Tuesday, July 31, 2012

Stopping at the Top of the Escalator/Just Inside a Door

Escalators are nice. They are especially great when you're carrying a suitcase or are just too dang lazy for the stairs. They're also funny because they can never really break, they just become stairs. Escalators are fairly ubiquitous, from train stations to airports to malls to hotels. Since they are so common, you might assume that people would have a general comprehension of how they function. But you'd be wrong. So very very wrong.

There is something about the top of an escalator that makes people want to stop. Maybe it's the transition from being moved to having to propel yourself again, or potentially the change in altitude causes some people to become disorientated, or the change in scenery becomes overwhelming. I don't know what it is, but people (especially those traveling in groups) tend to stop right at the top of the escalator and just form a clump of people. Do they not realize that other people also use escalators and are also being carried to the top and are also going to want to get off the moving staircase and that by standing right at the top of the escalator they are impeding progress and potentially endangering the lives of all other escalator users!??!?!? Okay, perhaps I'm being a touch dramatic, but serious injuries do happen on escalators including amputation of digits.  In fact there is a whole foundation dedicated to educating people on how to ride escalators safely and I'm pretty sure moving clear upon exiting is an essential part of the experience.

A similar phenomenon occurs in doorways. For example, after a movie ends people will congregate immediately outside the door to the theater, obstructing the main exit. Although not as dangerous as blocking an escalator, I suppose there is still an opportunity to be trampled. Mainly I hate it because it's just plain inefficient and I really really hate inefficiency (see here and here and here, and many others). The movie is over, my bladder is full, and you are in my way having a conversation with your friend about how you can't believe you ate the whole box of Jujubes. Instead of blocking the door, why don't you start working off those candy calories and move out of the way. And while you're on your way out, consider taking the stairs. I don't want to get stuck behind you on the escalator. I know your type.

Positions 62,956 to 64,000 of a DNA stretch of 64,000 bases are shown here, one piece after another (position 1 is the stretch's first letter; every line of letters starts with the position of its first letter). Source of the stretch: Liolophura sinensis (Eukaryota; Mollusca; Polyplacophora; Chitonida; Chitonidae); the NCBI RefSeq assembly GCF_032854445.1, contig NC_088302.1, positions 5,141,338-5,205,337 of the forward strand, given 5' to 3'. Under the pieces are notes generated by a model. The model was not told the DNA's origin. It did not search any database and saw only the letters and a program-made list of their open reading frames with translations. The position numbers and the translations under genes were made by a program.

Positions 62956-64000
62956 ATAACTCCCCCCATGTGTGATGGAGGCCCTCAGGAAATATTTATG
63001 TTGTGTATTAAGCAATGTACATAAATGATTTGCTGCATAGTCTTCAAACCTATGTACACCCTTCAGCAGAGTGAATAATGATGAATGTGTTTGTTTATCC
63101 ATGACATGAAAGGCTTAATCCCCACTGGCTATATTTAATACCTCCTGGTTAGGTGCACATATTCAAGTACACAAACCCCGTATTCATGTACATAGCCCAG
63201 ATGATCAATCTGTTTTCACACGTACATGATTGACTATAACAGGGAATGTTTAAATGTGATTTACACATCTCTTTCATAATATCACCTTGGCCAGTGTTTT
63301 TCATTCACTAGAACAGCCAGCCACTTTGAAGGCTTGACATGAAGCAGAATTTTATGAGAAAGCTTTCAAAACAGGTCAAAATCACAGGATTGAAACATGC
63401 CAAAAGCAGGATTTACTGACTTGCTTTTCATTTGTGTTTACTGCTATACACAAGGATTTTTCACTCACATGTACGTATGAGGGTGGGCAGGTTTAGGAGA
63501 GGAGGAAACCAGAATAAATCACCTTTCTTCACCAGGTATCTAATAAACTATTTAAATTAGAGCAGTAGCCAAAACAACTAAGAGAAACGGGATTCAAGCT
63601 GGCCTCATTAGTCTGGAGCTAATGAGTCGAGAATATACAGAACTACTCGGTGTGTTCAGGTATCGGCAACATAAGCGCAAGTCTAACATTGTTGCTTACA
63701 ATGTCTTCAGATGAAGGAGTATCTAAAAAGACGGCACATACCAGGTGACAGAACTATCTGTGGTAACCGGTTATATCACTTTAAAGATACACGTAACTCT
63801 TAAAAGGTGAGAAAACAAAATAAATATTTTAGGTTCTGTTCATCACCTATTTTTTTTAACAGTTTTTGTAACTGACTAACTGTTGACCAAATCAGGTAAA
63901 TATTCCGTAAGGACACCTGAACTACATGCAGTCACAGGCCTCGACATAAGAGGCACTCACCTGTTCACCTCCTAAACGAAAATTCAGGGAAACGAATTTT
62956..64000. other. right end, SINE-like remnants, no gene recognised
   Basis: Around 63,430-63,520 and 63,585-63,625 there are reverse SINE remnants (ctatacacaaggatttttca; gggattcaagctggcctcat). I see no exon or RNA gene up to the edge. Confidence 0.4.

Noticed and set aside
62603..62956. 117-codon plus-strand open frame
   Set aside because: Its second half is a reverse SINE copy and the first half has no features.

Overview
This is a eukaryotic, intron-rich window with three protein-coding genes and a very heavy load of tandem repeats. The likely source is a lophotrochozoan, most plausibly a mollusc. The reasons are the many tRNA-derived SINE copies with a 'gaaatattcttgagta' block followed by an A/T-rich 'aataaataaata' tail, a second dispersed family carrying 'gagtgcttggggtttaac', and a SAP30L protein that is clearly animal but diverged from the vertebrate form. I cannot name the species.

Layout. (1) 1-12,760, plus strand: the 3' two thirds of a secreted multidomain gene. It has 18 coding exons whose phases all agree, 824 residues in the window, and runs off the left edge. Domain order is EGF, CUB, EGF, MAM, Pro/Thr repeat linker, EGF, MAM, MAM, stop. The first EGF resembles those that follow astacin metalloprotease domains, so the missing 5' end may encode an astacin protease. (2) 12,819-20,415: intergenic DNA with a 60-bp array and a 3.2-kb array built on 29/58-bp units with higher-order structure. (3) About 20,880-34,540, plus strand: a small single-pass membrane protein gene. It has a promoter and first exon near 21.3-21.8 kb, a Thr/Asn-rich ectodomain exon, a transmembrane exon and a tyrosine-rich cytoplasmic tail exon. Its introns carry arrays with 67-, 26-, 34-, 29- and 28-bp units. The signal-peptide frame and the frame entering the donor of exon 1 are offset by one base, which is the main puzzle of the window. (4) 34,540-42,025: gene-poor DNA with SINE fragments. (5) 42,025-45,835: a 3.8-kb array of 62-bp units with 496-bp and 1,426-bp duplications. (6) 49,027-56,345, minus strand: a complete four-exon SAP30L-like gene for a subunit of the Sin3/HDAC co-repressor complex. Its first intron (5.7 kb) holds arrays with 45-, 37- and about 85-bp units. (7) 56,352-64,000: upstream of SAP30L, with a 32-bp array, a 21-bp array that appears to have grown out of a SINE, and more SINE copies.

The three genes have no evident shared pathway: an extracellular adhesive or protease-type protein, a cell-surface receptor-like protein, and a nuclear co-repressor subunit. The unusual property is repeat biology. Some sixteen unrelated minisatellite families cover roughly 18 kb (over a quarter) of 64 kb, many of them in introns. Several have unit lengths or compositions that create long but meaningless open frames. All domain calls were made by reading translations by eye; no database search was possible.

Monday, July 23, 2012

People who Want to Move to Canada Because of "ObamaCare"

For Wes. Happy now???

My friend lives in New York City, and overheard two people recently discussing how the US has taken a turn for the worse, chiefly because of "ObamaCare" (aka PPACA or the ACA).  They finally concluded that the only solution is to move to Canada.  Actually, these two gentlemen are not the only ones hoping to move to Canada because the United States is going to guarantee access to healthcare for everyone. There are indeed plenty of great reasons to move to Canada: hockey, low crime rate, Tim Horton's, a fantastically singable national anthem, and more hockey, just to name a few.  However, moving in order to "avoid socialized healthcare" is not one of them because--I'm sorry to break it to you--Canada has that, too.  In fact, Canada has provided its citizens with healthcare since 1966.  If you would like to continue to live in a country without universal access to healthcare might I suggest moving to Haiti or any country in Africa, or perhaps Mexico if you want to stay close to home. Just don't bother moving to any developed nations because the vast majority of them also offer their citizens access to medicine. 

I'm not here to say that PPACA is (or isn't) the answer to all of our healthcare problems, or that the Canadian system is perfect (or not).  However, at least learn the facts before you criticize something, and definitely don't threaten to move to a country that has the issue you're trying to avoid. That's like me talking about how much I hate the winter and snow and then moving to Alaska (or Canada, I suppose).